“Are you doing anything fun this weekend?”
I turned the wheel and took my exit for Baltimore. My phone was resting on my thigh, my mom on speakerphone.
“Well. I am currently driving to my first track meet in five years. That’s something.”
I was en route to John Hopkins University to run my first meet since I was twenty-two, and the second 1500 of my life. Two girls from my running group entered the 1500 with me, and a third ran the 5k.
All week, I told myself this was just for fun. It did not calm me down one bit. My stomach was turning as it had for every race since I was twelve.
“I seriously do not know why I do this to myself! I’m not in shape. I haven’t run a race this short—or fast—in years. And all I can think is, this is going to hurt.”
There is nothing more brutally painful than a track race. I underwent surgery for a plantar fascia release my senior year of college. As I counted backward from ten, I reassured myself, “It can’t hurt worse than the 800. It can’t hurt worse than the 800.” Go ahead and cut my tendon, it won’t measure-up to those two laps.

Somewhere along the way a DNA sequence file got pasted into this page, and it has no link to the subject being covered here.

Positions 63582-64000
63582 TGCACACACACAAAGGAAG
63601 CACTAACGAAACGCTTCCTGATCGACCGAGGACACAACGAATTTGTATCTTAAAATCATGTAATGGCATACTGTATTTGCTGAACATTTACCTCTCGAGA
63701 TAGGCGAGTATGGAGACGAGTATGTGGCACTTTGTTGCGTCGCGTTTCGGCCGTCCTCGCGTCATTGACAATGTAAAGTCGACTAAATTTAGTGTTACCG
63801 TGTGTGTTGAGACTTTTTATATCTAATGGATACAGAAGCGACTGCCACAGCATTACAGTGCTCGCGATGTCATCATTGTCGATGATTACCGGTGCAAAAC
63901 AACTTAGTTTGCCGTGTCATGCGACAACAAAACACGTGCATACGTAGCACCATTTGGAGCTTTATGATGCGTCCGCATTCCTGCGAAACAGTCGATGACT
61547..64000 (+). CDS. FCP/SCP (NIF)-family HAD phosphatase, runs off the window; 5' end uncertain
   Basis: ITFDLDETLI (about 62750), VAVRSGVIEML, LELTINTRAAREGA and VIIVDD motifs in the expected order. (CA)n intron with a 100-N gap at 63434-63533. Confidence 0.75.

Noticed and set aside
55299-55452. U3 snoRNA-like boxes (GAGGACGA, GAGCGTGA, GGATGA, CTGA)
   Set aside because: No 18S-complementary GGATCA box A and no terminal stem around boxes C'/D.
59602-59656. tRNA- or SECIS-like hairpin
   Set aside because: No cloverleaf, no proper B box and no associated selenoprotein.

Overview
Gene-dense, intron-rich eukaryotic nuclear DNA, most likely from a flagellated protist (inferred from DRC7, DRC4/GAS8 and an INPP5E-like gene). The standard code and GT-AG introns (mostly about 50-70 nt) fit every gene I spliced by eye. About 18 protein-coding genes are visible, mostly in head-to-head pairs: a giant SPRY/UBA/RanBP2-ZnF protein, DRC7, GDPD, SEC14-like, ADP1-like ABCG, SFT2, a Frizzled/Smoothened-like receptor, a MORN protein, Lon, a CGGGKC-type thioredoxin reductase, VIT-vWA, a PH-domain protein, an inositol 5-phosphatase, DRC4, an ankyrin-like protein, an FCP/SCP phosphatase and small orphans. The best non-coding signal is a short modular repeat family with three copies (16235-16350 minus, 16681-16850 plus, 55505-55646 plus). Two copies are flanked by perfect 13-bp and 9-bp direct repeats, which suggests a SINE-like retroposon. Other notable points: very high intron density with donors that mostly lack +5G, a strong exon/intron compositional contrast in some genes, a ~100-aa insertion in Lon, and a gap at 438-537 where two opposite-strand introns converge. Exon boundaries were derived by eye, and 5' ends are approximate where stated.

“Well,” my mom started, “There must be something inside you that still wants to see what you can do.”
I love the podcast Happier by Gretchen Rubin. On one particular episode, they discussed when you should (or should not) take on a new project/hobby/task/what-have-you, even when said task will add more stress/work/weight/what-have-you to your already-full plate.
Their advice? Choose the bigger life.
That sentence really stuck with me. In four words, it answers every, “Why do I do this to myself?” question I’ve ever had. I had no reason to enter a college track meet at age 26 (soon to be 27). I just wanted to see if I could still do it.
I did two things yesterday: 1) I ran a race, and 2) I day-drank margaritas with my friends. Of the two, day drinking was certainly more fun. It was clearly less stressful. It was also more convenient, as I drove over an hour and a half to a race lasting less than five minutes.
The things that give us the greatest grief also give us the greatest thrill. Day drinking was fun, but racing gave me a high I haven’t felt in years. Doing difficult things make us wake up with that fuck-yeah! feeling the next morning.
What gives you that same high? What do you avoid because of the associated anxiety, stress, and struggle? What gives you the greatest sense of accomplishment when it’s finished? What have you not attempted, because you’re apprehensive of the work and commitment that comes with it? Whether it’s:
- Training for a marathon
- Launching your own business or side project
- Writing a book
- Looking for a new job
- Eliminating a bad habit
There is nothing easy, convenient, or calming about any of these things. Each one poses a challenge. Each one is difficult. Each one is a royal pain in the ass.
Challenge yourself to do difficult feelings. F is for shooting for that F-yeah feeling.